I started my new job this week. And I’m not feeling completely exhausted. Somewhere in my head, something doesn’t compute. Wait. I’m not completely, utterly exhausted, both mentally and physically? I didn’t have to commute down Lakeshore and hope not to fall asleep at the wheel? I didn’t have to forgoe things like lunch and peeing, just for lack of time? I wasn’t yelled at by… anyone? What is going on? Am I seriously getting paid for this?

I also received a bouquet of beautiful roses at work today. They are the kind of roses that hit the special “girly freakout” switch in me and take me back to being in high school, receiving one of those carnations during the annual Valentine’s Day carnation-sending fundraiser, where you blush down to your ankles and feverishly rip open the card. “For meeeee? Reallllly?” Thank you to Jeff for that moment of girlish glee.

Who was that girl?

I am feeling farther and farther away from this girl: “I woke up yesterday unable to envision finishing the day. I could not picture myself in front of a classroom, ostensibly in charge, guiding the class forward. I could much more accurately picture…. sleeping.” — 4/5/06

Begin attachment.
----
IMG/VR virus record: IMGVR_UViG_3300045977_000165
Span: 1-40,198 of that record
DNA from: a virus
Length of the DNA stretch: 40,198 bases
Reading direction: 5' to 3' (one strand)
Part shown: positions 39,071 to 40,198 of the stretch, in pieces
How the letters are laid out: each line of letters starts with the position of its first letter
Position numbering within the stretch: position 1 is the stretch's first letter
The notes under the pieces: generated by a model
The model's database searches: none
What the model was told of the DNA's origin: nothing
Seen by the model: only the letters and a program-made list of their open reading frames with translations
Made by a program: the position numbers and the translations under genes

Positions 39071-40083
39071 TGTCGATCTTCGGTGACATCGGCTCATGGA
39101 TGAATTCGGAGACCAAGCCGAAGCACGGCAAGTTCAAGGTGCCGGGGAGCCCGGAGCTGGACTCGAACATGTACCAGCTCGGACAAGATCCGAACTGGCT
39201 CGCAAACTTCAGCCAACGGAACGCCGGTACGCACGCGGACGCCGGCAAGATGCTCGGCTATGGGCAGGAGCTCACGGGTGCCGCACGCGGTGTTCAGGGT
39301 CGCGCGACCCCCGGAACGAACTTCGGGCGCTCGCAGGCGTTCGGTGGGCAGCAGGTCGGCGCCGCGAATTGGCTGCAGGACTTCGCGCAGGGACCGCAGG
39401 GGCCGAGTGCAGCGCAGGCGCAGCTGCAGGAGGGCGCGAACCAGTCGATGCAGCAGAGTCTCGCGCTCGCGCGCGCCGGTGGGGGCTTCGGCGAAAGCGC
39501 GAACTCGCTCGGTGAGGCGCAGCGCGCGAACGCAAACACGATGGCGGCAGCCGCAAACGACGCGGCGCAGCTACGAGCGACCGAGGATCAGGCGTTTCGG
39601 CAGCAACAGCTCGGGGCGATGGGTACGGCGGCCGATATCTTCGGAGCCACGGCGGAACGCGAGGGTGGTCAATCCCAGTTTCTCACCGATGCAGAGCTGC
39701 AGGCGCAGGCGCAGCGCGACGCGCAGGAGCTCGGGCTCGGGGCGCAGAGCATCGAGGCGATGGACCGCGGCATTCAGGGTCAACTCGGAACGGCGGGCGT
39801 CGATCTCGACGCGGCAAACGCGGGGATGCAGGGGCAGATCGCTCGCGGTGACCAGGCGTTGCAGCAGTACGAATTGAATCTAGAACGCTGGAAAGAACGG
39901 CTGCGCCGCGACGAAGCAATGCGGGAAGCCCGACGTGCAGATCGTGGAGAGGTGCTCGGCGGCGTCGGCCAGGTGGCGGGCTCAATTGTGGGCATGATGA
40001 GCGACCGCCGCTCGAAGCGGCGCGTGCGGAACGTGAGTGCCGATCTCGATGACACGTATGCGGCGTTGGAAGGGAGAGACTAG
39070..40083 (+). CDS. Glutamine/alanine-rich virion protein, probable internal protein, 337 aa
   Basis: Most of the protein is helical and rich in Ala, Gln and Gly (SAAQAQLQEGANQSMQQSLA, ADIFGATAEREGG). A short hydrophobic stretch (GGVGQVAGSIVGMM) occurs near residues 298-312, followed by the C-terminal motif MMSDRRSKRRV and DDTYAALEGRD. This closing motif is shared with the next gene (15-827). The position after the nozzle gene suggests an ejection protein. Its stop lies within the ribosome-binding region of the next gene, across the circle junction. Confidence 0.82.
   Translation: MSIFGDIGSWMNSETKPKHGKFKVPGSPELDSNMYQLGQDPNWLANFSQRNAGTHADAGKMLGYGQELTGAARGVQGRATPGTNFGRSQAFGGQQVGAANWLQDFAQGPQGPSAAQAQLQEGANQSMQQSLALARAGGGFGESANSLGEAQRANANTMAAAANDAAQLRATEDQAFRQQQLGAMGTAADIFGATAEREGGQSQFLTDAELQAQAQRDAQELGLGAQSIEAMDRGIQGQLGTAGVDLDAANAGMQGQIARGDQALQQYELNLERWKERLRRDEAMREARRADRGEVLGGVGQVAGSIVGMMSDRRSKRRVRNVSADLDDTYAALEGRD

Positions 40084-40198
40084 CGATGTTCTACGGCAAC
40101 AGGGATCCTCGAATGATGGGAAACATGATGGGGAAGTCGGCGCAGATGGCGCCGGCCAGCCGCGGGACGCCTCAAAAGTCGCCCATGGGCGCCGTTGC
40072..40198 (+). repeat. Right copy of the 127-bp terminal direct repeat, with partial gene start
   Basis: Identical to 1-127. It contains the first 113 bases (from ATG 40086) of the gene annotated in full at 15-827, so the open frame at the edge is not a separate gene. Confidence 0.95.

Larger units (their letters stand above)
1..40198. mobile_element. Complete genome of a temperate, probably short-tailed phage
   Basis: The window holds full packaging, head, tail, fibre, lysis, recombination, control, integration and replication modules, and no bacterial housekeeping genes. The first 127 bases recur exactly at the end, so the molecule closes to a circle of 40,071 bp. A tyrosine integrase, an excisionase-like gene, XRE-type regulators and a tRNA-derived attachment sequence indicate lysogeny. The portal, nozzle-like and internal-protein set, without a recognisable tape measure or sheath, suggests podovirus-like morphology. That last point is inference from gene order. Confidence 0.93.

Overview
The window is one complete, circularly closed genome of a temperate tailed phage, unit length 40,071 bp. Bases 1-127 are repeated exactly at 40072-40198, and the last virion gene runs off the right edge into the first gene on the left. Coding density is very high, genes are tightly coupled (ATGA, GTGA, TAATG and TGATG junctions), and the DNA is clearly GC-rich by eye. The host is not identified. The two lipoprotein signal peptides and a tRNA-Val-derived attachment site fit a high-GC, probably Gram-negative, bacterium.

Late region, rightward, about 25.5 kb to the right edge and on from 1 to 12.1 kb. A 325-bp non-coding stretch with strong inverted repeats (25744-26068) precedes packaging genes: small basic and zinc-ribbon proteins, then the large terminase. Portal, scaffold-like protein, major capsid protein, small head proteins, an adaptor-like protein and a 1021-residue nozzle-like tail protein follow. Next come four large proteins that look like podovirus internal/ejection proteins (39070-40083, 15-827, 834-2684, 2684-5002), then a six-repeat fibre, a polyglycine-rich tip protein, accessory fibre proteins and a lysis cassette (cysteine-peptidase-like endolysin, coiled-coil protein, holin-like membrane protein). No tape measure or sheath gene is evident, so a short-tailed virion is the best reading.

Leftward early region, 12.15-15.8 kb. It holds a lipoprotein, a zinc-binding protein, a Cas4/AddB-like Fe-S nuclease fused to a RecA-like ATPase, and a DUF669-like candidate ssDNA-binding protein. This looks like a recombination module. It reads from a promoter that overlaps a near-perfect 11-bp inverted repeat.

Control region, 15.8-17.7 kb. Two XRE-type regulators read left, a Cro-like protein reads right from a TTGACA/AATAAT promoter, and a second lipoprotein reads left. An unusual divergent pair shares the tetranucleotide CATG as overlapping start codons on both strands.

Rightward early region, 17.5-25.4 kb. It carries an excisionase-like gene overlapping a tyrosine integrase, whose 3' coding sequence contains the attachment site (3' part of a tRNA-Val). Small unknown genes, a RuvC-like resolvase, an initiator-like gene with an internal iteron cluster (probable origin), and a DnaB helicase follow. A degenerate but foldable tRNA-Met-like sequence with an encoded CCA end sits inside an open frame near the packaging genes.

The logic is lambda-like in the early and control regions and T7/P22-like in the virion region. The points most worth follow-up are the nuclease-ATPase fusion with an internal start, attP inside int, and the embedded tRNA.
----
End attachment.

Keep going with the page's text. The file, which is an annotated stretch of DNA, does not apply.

I am glad that I don’t literally haul myself through every day, hour by hour, anymore. I am still, however, in denial that I will not be going back to teaching.

Last night was the last Diary Project show of our 8-week Playground run. We had a beautiful time, and the show was just fun. I enjoyed watching the whole damn thing, if I do say so myself. Jade and Caitlin were there, and gave me big hugs and said I looked radiant. I am sure I did, compared to how I looked on Tuesday nights at grad school. Patrick was there too, and it was good to have supportive faces in the audience. We are done with our first run, and we’ve only gotten better and better. I’m proud of us.

Things have happened